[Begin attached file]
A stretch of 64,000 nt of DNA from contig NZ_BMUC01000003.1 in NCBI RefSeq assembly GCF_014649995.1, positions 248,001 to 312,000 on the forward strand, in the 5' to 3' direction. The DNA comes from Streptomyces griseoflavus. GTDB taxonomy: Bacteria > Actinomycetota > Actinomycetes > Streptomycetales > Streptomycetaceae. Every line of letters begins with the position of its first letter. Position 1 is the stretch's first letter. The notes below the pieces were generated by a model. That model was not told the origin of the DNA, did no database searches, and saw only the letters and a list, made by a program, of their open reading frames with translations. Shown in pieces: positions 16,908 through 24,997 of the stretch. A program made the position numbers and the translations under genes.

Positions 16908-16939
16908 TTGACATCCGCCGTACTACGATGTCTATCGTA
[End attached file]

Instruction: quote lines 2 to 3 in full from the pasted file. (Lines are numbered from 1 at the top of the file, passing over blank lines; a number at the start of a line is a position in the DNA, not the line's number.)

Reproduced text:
Positions 16908-16939
16908 TTGACATCCGCCGTACTACGATGTCTATCGTA